Walmart, the world’s largest retail group, is teaming up with Alipay to launch mobile payments to 25 Walmart-owned stores across Shenzhen in the south China province of Guangdong.
Customers at those stores can now make purchases using the Alipay Wallet app, a mobile-payment tool in China similar to Apple Pay or Google Wallet. A Walmart representative said the company plans to extend the service to more of its network of around 400 Walmart and Sam’s Club stores in the country.
Alipay is the payments affiliate of China’s biggest electronic commerce (e-commerce) company, Alibaba and handles transactions for Alibaba in a way similar to PayPal’s handling of eBay’s sales. Alipay, which claims 300m registered users, is controlled by Alibaba’s founder and chairman, Jack Ma.
The new partnership offers Walmart with an opportunity to boost sales in the massive Chinese market, where its growth has so far been limited. The deal also enables Alibaba to continue acting as a bridge for Western firms to reach and expand in the Chinese market, increasing its relevance to these major companies and bringing more services to its home country.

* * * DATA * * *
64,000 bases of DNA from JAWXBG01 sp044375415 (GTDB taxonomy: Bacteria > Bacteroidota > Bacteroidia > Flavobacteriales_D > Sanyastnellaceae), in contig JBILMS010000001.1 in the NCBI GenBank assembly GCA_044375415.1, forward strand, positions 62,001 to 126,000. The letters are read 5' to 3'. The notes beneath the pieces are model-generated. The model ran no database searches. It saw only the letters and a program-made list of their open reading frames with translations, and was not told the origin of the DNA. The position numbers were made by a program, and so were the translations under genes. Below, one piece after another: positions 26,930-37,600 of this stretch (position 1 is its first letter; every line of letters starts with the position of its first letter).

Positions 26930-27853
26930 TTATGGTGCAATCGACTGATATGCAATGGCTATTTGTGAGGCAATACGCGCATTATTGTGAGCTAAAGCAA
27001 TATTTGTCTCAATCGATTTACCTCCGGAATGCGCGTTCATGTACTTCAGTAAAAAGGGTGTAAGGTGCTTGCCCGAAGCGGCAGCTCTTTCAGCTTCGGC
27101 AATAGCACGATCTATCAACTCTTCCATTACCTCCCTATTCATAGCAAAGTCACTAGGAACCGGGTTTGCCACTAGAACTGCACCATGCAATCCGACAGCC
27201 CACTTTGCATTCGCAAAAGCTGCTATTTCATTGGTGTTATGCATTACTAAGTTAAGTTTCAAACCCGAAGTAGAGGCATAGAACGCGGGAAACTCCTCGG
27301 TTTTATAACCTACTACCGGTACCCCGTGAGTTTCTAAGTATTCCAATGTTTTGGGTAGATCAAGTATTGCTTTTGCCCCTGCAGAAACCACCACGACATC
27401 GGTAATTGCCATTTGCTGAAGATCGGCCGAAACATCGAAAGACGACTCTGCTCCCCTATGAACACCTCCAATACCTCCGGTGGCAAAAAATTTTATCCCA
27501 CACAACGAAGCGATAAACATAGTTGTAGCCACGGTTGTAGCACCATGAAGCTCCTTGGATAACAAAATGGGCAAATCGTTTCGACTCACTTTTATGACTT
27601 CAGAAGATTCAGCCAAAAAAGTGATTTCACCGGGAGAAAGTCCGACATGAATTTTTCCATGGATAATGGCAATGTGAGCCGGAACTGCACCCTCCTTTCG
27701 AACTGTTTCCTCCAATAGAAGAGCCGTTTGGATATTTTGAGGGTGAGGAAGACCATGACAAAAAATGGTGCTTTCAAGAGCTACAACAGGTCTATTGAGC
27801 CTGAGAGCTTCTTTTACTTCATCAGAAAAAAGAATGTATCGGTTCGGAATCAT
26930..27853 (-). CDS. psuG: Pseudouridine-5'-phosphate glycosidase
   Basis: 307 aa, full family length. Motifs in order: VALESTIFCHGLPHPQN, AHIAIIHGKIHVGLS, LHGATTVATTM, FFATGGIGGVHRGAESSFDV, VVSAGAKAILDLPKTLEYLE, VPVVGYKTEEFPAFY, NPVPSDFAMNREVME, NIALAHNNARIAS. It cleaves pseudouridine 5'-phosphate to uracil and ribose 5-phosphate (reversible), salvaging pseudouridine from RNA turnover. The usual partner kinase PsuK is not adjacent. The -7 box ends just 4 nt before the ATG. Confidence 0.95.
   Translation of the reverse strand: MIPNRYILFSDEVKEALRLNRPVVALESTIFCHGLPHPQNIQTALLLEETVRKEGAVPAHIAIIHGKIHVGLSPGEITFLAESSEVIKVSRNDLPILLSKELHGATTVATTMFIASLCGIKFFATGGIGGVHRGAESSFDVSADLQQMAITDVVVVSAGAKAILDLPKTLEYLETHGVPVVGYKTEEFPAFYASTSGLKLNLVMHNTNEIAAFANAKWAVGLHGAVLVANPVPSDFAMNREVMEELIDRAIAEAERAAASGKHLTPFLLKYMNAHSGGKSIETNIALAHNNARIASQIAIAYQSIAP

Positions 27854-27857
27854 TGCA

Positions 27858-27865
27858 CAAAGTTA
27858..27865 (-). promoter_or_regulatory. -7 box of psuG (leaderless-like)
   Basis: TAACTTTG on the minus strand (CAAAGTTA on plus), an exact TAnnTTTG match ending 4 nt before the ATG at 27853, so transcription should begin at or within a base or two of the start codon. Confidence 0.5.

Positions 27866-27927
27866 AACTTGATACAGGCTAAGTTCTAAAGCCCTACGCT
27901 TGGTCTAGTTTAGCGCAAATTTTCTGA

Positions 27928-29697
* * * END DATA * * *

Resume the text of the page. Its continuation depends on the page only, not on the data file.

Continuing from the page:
The deal comes just as Apple’s chief executive (CEO), Tim Cook, confirms that his company is in discussions with Alibaba about bringing Apple’s mobile-payments service, Apple Pay, to China, which could provide an additional service for Alibaba customers there, potentially working to complement Alipay Wallet.
Mobile has become a huge focus for Alibaba with its revenue generated from mobile jumping 352% to US$846m in the latest quarter.
Despite being behind the likes of Europe and China, the US payments industry is now rapidly advancing, said Anish Kapoor, CEO of AccessPay told GTNews in an exclusive interview.
Treasurers are more interested in cross-border payments and automation than real-time payments, as they are consistently asked to do more with less, argues Rick Burke, head of corporate payments at TD Bank in an exclusive interview.
The top five sectors Asian fintech investors are interested in are data analytics, blockchain, lending, payments and regtech, according to Gary Hwa, EY regional managing partner.
On the third day of the Singapore Fintech Festival conference, there was a focus on specific applications of fintech innovation. One was trade finance, which is clearly is ripe for a revolution.